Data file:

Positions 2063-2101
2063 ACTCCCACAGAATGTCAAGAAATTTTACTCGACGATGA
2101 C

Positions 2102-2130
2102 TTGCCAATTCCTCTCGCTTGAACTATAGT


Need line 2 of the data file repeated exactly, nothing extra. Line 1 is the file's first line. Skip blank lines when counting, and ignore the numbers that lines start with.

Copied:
2063 ACTCCCACAGAATGTCAAGAAATTTTACTCGACGATGA